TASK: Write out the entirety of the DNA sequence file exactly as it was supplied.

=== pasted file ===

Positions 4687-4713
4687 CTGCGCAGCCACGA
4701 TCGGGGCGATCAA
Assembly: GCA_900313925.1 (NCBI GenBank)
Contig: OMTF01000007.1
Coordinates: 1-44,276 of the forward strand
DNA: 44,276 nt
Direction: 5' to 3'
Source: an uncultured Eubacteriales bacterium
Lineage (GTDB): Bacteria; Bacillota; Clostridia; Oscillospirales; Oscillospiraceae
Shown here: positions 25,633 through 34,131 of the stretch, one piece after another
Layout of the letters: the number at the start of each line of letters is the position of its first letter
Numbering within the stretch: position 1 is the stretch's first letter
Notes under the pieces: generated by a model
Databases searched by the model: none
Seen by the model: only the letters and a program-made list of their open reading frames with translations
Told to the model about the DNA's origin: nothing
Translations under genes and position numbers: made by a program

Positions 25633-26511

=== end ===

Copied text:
Positions 4687-4713
4687 CTGCGCAGCCACGA
4701 TCGGGGCGATCAA
Assembly: GCA_900313925.1 (NCBI GenBank)
Contig: OMTF01000007.1
Coordinates: 1-44,276 of the forward strand
DNA: 44,276 nt
Direction: 5' to 3'
Source: an uncultured Eubacteriales bacterium
Lineage (GTDB): Bacteria; Bacillota; Clostridia; Oscillospirales; Oscillospiraceae
Shown here: positions 25,633 through 34,131 of the stretch, one piece after another
Layout of the letters: the number at the start of each line of letters is the position of its first letter
Numbering within the stretch: position 1 is the stretch's first letter
Notes under the pieces: generated by a model
Databases searched by the model: none
Seen by the model: only the letters and a program-made list of their open reading frames with translations
Told to the model about the DNA's origin: nothing
Translations under genes and position numbers: made by a program

Positions 25633-26511